How do you know you are safe? One uses a simple meter to measure the dose rate: i.e. how many sieverts would be absorbed in a given period of time. One then works out a total dose by multiplying the dose rate by the time of exposure. So for example,

If the radiation level (dose rate) were 1 milli sievert (mSv) per hour, then exposure to that environment for half an hour would lead to an absorbed dose of 0.5 milli sieverts.

This dose can then be compared to relevant safety limits. If you live in the UK then you can reasonably expect to be exposed to 2 mSv (milli Sieverts) of radiation each year, or 0.006 mSv per day from entirely natural sources. Wikipedia has an extensive list of the doses acquired in various activities, but here is an abbreviated list. Please see Wikipedia for the sources of the information

Single dose examples

Yearly dose examples

  • Average individual background radiation dose: 2 mSv/year in the UK; 1.5 mSv/year for Australians, 3.0 mSv/year for Americans. This comprises typically:
    • Cosmic radiation (from sky) at sea level: 0.24 mSv/year
    • Terrestrial radiation (from ground): 0.28 mSv/year
    • Natural radiation in the human body: 0.40 mSv/year
  • Living near a nuclear power station: an additional 0.0001–0.01 mSv/year
  • Living near a coal power station: an additional 0.0003 mSv/year
  • Smoking 1.5 packs/day: an additional 13-60 mSv/year
  • Current average limit for nuclear workers (including dentists): 20 mSv/year
  • Lowest clearly carcinogenic level: 100 mSv/year
  • Elevated limit for workers during Fukushima emergency: 250 mSv/year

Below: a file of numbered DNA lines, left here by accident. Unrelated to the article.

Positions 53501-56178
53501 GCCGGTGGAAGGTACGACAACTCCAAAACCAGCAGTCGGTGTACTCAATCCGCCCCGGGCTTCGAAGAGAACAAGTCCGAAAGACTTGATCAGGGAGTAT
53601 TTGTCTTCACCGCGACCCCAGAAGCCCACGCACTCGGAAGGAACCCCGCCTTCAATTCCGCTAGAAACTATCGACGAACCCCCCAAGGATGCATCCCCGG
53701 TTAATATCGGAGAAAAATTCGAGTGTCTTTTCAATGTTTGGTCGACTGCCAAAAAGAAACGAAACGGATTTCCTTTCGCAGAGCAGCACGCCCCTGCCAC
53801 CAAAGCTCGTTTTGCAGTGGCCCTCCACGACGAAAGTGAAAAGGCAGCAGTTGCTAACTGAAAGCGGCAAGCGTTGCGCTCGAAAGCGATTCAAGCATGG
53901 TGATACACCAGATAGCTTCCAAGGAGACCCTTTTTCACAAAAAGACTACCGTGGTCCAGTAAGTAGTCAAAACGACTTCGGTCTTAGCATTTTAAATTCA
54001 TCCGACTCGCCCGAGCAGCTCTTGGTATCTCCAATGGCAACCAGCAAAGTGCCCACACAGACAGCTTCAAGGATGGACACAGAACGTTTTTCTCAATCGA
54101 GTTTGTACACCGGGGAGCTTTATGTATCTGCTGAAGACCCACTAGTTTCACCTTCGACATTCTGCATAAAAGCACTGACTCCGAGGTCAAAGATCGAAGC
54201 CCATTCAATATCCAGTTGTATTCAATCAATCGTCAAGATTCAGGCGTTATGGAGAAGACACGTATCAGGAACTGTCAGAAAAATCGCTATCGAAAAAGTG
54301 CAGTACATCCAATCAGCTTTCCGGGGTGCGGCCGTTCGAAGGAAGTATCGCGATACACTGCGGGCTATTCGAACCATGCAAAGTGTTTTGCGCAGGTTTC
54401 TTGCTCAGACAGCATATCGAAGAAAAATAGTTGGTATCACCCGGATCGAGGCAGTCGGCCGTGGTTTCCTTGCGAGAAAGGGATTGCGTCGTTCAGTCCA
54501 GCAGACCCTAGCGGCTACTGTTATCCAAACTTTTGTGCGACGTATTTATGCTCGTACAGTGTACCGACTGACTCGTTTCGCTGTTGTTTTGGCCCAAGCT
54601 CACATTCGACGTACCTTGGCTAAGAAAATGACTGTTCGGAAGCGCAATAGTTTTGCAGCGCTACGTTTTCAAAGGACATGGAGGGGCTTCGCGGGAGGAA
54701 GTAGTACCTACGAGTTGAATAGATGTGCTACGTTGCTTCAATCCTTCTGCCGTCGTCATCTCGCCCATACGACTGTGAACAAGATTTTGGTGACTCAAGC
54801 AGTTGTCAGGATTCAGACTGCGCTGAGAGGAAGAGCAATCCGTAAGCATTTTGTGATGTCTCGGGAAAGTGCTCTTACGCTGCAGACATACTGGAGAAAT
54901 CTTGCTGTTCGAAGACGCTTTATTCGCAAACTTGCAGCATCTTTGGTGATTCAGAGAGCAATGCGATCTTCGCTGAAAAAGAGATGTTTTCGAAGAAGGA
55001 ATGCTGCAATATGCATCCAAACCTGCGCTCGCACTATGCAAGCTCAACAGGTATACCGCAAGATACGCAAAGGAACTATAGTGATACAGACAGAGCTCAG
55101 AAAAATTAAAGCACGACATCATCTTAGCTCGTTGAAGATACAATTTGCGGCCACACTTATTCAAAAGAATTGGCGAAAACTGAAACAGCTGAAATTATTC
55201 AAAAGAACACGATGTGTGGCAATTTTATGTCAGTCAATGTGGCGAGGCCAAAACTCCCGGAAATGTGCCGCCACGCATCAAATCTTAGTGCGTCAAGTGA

So what the BBC need to do is simply get a person to measure the radiation levels (dose rates) in various places at various distances from the Fukashima plant, and then we would know exactly the nature of the hazard to which people have been exposed.


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6 Responses to “Units of Radioactivity”

  1. iamamro Says:

    Another great post, Michael!

  2. Nestor Patrikios Says:

    Very illuminating (as opposed to irradiating) – thanks.
    Delighted to see Google putting in ads for lead blankets.

  3. Will Says:

    An excellent piece.

    (just tiny error with “If an object weighs 7 kilograms and each kilogram absorbs one thousandths of a joule (0.001 J) then the absorbed dose is 7 x 0.001 = 0.007 milligray (mGy)” < I believe you mean, "…then the absorbed dose is 7 x 0.001 = 0.007 Grays = 7 milligrays (mGy). )

  4. Peter Says:

    …. Another good reason not to smoke…. Radioactive too! Could you post the plot of background radiation over the past 60yrs…. Showing that we have had it much worse in the past.

  5. xkcd « Protons for Breakfast Blog Says:

    […] week I struggled to express as clearly as I could the key quantities relating to measurements of radiation dose. I felt it would help to make sense of some of the very few numbers emerging from Japan with […]